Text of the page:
Deficit contributions: the retrospective pension pay rise
It is clear that valuations of defined benefit pension schemes’ liabilities have escalated over recent years, with many employers being required to pay ever-increasing contributions to recover deficits. Read Danny Wilding’s thoughts.
It is clear that valuations of defined benefit pension schemes’ liabilities have escalated over recent years, with many employers being required to pay ever-increasing contributions to recover deficits.
The chart is based on publically available data from valuation reports for a number of the largest UK defined benefit pension schemes.
For example, a scheme open to pension accrual in June 1980 may typically have estimated the cost of accrual at that time to be, say, 10% of the employees’ pensionable salaries (depending on the rate of pension accrual, retirement age, pension increase promises etc). Typically this cost might have been split between the employees and employer so each paid, say, 5% contributions initially.
Looking at how this cost has changed since 1980, with hindsight, we can now see from the chart that the expected cost of accrual of benefits has increased to be around 500% of what it was initially estimated to be – i.e. the pension accrual has increased in value from 10% to 50% of salary over time.
However, while the overall cost of accrual as a percentage of salary has increased five-fold, the associated increase in required contributions does not usually get passed on to the members retrospectively. So the employer now has to meet the total cost of 50% less the employee contribution of 5%, which is 45%, a ninefold increase on their initial expected contribution rate of 5%.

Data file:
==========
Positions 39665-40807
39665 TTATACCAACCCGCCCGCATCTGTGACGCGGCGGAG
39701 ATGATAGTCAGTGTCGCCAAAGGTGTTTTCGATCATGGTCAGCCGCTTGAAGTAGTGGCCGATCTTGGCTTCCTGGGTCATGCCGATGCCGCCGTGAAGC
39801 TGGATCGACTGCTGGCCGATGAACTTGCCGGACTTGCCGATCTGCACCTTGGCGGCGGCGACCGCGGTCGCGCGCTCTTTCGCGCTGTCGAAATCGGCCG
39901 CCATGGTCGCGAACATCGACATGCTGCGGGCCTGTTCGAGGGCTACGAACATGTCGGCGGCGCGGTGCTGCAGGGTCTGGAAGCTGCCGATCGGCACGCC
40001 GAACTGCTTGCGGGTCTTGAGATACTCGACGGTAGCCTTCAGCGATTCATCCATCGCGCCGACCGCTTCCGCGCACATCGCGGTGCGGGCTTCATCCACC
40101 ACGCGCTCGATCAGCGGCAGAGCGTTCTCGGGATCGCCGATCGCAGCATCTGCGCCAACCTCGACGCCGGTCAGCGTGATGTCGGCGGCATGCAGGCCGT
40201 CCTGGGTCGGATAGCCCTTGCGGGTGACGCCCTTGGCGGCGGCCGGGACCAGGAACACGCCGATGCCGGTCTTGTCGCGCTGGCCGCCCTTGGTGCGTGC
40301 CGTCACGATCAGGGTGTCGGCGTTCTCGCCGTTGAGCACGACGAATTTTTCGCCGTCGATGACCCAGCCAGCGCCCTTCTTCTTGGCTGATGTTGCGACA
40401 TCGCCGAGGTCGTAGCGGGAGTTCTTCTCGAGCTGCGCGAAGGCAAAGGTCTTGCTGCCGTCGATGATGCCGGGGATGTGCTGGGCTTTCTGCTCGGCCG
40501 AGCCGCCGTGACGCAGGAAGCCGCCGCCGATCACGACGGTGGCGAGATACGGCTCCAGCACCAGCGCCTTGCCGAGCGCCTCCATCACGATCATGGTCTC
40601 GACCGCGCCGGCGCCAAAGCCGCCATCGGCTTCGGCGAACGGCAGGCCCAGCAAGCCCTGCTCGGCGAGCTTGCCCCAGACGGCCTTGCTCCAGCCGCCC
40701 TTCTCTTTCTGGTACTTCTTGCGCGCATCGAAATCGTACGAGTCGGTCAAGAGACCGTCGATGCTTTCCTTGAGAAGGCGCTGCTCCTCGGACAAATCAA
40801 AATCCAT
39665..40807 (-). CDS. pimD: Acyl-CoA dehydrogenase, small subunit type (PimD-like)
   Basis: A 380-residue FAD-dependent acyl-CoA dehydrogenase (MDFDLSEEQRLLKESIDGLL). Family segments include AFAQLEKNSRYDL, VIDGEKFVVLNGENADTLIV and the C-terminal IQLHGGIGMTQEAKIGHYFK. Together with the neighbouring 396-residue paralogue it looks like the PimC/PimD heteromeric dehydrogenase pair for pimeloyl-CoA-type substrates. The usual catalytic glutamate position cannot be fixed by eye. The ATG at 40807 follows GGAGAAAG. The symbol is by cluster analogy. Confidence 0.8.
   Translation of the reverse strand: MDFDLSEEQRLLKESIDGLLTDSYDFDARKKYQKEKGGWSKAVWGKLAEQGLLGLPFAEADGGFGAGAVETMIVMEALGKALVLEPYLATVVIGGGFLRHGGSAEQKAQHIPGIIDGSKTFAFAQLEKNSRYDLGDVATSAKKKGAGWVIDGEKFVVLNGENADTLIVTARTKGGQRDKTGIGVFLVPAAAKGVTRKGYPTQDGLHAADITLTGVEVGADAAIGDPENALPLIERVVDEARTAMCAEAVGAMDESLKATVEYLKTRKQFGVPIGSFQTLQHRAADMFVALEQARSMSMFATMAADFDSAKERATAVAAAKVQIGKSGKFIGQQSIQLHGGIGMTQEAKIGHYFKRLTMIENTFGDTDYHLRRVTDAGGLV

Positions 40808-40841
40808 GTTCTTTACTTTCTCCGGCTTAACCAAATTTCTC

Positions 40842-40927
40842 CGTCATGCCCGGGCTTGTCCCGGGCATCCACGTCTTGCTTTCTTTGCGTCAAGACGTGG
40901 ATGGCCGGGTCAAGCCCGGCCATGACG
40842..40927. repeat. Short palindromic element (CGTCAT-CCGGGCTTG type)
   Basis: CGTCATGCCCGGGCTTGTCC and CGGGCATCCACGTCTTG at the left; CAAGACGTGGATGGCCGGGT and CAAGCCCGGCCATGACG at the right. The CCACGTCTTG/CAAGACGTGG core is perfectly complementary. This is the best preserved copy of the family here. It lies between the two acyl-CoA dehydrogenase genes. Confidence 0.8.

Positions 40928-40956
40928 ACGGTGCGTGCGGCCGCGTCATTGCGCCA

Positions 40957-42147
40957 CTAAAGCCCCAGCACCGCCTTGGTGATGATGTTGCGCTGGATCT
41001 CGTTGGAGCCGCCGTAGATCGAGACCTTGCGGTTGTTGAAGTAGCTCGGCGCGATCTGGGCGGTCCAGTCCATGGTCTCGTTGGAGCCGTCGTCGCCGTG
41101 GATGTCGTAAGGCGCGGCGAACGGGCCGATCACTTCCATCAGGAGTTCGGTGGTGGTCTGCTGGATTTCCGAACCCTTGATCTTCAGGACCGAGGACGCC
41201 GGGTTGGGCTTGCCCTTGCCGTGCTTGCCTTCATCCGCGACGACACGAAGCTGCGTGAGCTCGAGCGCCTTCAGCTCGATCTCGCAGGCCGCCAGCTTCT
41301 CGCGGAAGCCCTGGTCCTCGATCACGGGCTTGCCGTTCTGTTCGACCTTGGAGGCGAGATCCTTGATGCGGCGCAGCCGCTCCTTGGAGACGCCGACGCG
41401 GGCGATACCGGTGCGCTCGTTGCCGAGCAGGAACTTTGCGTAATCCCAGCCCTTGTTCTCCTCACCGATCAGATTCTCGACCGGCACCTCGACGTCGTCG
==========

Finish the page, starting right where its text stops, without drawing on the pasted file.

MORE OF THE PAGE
The pension pay rise
Another way of looking at this, is employers have had to fund a retrospective “pension pay rise” equivalent to 40% of the salaries that pension scheme members received whilst they were accruing pension (with this funding provided in the form of subsequent deficit contributions). For schemes with the most generous benefits the figure could be much higher.
Expressed in this way, it is clear to see why deficit recovery contributions required from sponsoring employers have created such a financial burden, and left little budget remaining for the provision of pensions for subsequent generations of employees.